Course Justification Form with Dean's signatures
Syllabus Cover Sheet with required signatures
Catalog Course Change Form with required signatures
1.0 COURSE DESCRIPTION
1.1 Overview of content and purpose of the course
1.2 For whom course is intended
1.3 Prerequisites of the course
1.4 Unusual circumstances of the course
2.1 List of performance objectives stated in terms of the student.
3.0 CONTENT AND ORGANIZATION
3.1 List of topics to be covered in chronological sequence.
4.0 TEACHING METHODOLOGY
4.1 Methods to be used
4.2 Student role in the course
4.3 Contact hours
5.1 Types of student projects that will be the basis for evaluating student performance, specifying distinction between undergraduate and graduate, if applicable.
5.2 Basis for determining the final grade (e.g. weighting of various student projects), specifying distinction between undergraduate and graduate level courses, if applicable.
5.3 Grading scale
6.0 RESOURCE MATERIAL - Must use any standard bibliographic format (e.g., APA, MLA)
6.1 Textbook(s) or other required readings used in course
6.2 Other student suggested reading materials, if any
6.3 Current bibliography and other resources.
NOTE: It is necessary that the original plus ten copies be submitted to the Graduate Office. The original is kept in the Graduate Office and the ten copies are sent to the ten members of Committee B for review.
Submit syllabus at least two weeks prior to the Committee B meeting.
I. ATTACHED DOCUMENTATION
Please note that many of these items (in addition to the course title and number) are referred to on various forms that accompany a syllabus for approval (Catalog Course Change form, Course Justification form, Syllabus Cover Sheet). Consistency should be maintained throughout on all forms. For further details, "Directions for Submitting a Syllabus" is available through the Graduate Office.
If the syllabus is in a subject area that potentially overlaps with courses offered by other Departments, then the syllabus should be submitted to those Departments for their review and comment. Written evidence for their review must be attached to the syllabus.
The Syllabus Format describes the seven principle criteria used by the Graduate Council in reviewing and approving syllabi for graduate courses. In order to assist you, the instructor, in preparing a course syllabus, Committee B has prepared the following paragraphs giving interpretations of the seven criteria.
The course syllabus should represent a mutual understanding between the instructor of the course and the student concerning what the course will contain. It is a document of considerable importance to both the instructor and the students.
III. COURSE DESCRIPTION (1.0)
The course description should give a general overview of the content and the purpose of the course (should be consistent with the Catalog descriptions), and a description of the kind of student who is expected to take the course. In addition, prerequisites for taking the course should be stated. Unusual circumstances of a course (1.4) might be an exceptionally small class size limitation or other restrictions or requirements for enrollment in the course.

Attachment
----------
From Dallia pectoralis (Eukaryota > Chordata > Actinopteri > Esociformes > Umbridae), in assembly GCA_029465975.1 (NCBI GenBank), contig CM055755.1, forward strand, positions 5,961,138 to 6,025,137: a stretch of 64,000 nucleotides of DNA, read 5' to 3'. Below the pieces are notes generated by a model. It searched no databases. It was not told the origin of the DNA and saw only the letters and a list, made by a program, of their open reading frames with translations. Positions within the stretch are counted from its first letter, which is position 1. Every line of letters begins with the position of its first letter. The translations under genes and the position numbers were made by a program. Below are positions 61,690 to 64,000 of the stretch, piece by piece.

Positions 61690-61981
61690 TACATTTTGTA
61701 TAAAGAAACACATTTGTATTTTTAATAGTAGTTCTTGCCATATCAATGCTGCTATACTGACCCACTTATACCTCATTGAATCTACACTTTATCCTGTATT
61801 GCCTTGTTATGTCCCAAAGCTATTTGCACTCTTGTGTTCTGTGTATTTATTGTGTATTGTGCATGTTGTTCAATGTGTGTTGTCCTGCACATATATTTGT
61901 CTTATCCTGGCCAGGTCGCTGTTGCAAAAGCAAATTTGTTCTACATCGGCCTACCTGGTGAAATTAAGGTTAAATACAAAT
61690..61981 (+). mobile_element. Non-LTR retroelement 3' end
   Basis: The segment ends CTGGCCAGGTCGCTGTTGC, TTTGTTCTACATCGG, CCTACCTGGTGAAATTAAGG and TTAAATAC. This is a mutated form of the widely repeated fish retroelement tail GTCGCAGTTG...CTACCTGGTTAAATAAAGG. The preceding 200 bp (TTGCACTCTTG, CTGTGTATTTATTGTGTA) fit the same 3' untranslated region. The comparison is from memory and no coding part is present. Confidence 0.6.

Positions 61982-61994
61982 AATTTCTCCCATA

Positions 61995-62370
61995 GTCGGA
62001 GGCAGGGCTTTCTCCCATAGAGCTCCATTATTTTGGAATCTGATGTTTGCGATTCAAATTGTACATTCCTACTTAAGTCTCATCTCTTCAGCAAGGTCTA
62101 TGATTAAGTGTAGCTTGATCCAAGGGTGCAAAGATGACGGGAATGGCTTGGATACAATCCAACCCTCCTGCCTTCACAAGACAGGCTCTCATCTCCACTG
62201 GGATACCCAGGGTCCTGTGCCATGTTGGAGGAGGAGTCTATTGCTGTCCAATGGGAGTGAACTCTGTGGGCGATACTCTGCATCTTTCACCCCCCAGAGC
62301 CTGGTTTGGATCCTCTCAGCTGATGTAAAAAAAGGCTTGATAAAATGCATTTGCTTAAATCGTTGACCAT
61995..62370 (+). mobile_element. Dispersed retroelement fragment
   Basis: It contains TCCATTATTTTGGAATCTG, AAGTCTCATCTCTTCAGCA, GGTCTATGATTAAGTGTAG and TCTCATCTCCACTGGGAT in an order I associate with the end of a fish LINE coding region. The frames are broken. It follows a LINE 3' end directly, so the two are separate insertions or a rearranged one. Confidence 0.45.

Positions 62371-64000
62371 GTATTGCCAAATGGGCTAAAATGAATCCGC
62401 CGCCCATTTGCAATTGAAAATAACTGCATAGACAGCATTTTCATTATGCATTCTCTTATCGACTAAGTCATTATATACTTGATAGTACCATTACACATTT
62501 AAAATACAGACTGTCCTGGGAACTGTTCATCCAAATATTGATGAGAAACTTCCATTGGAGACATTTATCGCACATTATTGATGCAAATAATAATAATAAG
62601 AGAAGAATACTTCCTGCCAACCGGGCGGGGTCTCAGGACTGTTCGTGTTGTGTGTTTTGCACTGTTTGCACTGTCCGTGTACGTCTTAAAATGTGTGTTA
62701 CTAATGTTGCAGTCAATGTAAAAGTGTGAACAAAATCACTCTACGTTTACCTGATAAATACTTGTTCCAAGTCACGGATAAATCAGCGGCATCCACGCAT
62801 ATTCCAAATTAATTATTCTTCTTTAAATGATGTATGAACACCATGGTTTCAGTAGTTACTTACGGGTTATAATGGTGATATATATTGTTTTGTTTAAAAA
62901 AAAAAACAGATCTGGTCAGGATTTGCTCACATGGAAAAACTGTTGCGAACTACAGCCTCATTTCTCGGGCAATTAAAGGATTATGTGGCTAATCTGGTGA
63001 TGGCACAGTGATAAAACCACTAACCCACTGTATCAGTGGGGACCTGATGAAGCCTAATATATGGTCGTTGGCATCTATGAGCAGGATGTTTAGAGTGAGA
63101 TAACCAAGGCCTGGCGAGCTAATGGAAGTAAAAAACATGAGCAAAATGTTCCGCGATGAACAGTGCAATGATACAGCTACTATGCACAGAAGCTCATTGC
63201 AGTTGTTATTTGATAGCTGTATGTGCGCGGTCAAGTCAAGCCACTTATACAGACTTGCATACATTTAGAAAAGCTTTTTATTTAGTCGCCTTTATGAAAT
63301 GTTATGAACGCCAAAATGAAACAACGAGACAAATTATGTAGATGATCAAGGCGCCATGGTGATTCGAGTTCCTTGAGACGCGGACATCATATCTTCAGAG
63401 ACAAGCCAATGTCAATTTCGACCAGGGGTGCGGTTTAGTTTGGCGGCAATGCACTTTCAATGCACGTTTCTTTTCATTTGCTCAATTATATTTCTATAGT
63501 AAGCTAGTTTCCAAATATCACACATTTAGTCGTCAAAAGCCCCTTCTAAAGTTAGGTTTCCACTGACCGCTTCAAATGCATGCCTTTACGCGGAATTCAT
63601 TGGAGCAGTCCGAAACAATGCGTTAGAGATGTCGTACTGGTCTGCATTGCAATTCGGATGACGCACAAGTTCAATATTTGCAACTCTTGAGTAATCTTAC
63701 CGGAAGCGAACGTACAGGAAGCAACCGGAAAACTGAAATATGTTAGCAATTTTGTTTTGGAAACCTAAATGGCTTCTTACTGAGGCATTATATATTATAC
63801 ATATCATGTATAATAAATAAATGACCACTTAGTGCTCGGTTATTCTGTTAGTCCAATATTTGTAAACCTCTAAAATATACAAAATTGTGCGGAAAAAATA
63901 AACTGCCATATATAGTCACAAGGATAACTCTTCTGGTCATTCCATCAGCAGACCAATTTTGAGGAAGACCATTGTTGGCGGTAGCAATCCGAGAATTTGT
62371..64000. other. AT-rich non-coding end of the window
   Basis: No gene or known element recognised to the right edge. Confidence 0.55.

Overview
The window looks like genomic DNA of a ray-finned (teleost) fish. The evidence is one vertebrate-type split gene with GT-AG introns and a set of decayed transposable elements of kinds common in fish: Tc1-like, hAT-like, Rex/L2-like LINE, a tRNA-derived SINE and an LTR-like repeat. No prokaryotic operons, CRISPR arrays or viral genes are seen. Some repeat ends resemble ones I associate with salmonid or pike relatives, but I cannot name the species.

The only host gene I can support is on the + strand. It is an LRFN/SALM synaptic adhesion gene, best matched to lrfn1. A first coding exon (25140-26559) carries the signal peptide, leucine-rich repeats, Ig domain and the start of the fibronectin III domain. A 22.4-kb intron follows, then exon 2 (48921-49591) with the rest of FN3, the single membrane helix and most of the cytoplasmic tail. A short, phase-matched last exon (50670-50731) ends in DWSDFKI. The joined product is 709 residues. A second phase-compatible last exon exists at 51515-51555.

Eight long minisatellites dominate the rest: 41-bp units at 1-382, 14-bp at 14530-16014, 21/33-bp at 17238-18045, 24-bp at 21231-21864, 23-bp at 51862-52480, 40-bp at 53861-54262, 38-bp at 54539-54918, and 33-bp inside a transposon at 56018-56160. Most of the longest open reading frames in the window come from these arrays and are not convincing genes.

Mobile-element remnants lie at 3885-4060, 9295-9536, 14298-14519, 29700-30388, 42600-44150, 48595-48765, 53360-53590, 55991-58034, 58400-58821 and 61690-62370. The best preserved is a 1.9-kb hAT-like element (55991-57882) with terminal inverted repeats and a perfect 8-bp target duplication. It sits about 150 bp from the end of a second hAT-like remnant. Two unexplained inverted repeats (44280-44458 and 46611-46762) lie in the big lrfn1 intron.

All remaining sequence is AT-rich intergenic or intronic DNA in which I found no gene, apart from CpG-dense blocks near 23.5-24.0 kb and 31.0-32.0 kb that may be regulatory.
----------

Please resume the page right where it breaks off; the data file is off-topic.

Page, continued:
IV. OBJECTIVES (2.0), CONTENT (3.0), TEACHING METHODOLOGY (4.0), AND TEXTBOOK(S) OR OTHER READING MATERIALS (6.0)
The objectives (2.0), content (3.0), teaching methodology (4.0), and textbook(s) or other reading material (6.0) to be used in the course should be determined by the person most knowledgeable in the subject matter, i.e., you, the instructor. However, it is necessary to describe all of these in sufficient detail so that both the instructor (you may not always be the instructor) and the student can be sure of what the educational experience will be in the course. The attached sample syllabus may be a guide in this respect. (To eliminate the need for constant updating of 6.1, textbook(s), "or more recent text" can be added in parentheses after the current textbook used in the course).
Where the contact hours (4.3) are according to University standards (for example 3 hours contact time per week for a 3-credit-hour course), the contact hours need not be specified. They should be specified for practica, workshops, student teaching, counseling, or other courses involving teaching methods other than conventional classroom.
V. STUDENT PROJECTS (5.1)
Student projects (5.1), if any, should be described in sufficient detail so that the student knows whether the result of his\her work effort will be a written presentation, and/or performance of some specific kind. For dual level courses, i.e., 8--5 or 8--6, it is essential that the type of projects required of graduate students be clearly identified. The syllabus should describe those parts of the assignment upon which the student's grade will be based (5.2), for example: term papers, exams, oral presentations, class participation, etc. A percentage scale may be used, if desired, indicating the weight placed on each of these items in determining the final grade. For dual level courses, the evaluation must include some distinct and measurable item(s) of performance required of the graduate student that is not required of the undergraduate student. A grading scale should also be provided.